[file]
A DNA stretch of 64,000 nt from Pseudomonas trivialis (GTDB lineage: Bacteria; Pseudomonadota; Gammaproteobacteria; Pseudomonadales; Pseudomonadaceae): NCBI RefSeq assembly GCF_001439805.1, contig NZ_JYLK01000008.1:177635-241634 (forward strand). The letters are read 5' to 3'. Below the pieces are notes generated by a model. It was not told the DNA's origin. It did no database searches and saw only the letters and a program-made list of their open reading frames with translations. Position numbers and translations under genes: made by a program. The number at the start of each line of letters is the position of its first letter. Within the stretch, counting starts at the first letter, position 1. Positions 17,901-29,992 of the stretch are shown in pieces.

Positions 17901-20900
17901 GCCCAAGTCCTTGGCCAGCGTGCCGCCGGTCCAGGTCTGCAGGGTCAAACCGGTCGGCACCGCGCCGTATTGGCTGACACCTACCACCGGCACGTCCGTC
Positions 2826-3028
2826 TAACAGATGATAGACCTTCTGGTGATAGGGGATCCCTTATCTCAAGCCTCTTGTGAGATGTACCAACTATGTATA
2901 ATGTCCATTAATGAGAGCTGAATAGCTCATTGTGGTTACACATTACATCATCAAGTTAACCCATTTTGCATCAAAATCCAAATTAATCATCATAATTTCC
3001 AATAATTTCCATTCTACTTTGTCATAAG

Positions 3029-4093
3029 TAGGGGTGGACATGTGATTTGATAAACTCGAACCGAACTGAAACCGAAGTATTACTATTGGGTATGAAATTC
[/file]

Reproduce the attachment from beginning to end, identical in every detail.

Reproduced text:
A DNA stretch of 64,000 nt from Pseudomonas trivialis (GTDB lineage: Bacteria; Pseudomonadota; Gammaproteobacteria; Pseudomonadales; Pseudomonadaceae): NCBI RefSeq assembly GCF_001439805.1, contig NZ_JYLK01000008.1:177635-241634 (forward strand). The letters are read 5' to 3'. Below the pieces are notes generated by a model. It was not told the DNA's origin. It did no database searches and saw only the letters and a program-made list of their open reading frames with translations. Position numbers and translations under genes: made by a program. The number at the start of each line of letters is the position of its first letter. Within the stretch, counting starts at the first letter, position 1. Positions 17,901-29,992 of the stretch are shown in pieces.

Positions 17901-20900
17901 GCCCAAGTCCTTGGCCAGCGTGCCGCCGGTCCAGGTCTGCAGGGTCAAACCGGTCGGCACCGCGCCGTATTGGCTGACACCTACCACCGGCACGTCCGTC
Positions 2826-3028
2826 TAACAGATGATAGACCTTCTGGTGATAGGGGATCCCTTATCTCAAGCCTCTTGTGAGATGTACCAACTATGTATA
2901 ATGTCCATTAATGAGAGCTGAATAGCTCATTGTGGTTACACATTACATCATCAAGTTAACCCATTTTGCATCAAAATCCAAATTAATCATCATAATTTCC
3001 AATAATTTCCATTCTACTTTGTCATAAG

Positions 3029-4093
3029 TAGGGGTGGACATGTGATTTGATAAACTCGAACCGAACTGAAACCGAAGTATTACTATTGGGTATGAAATTC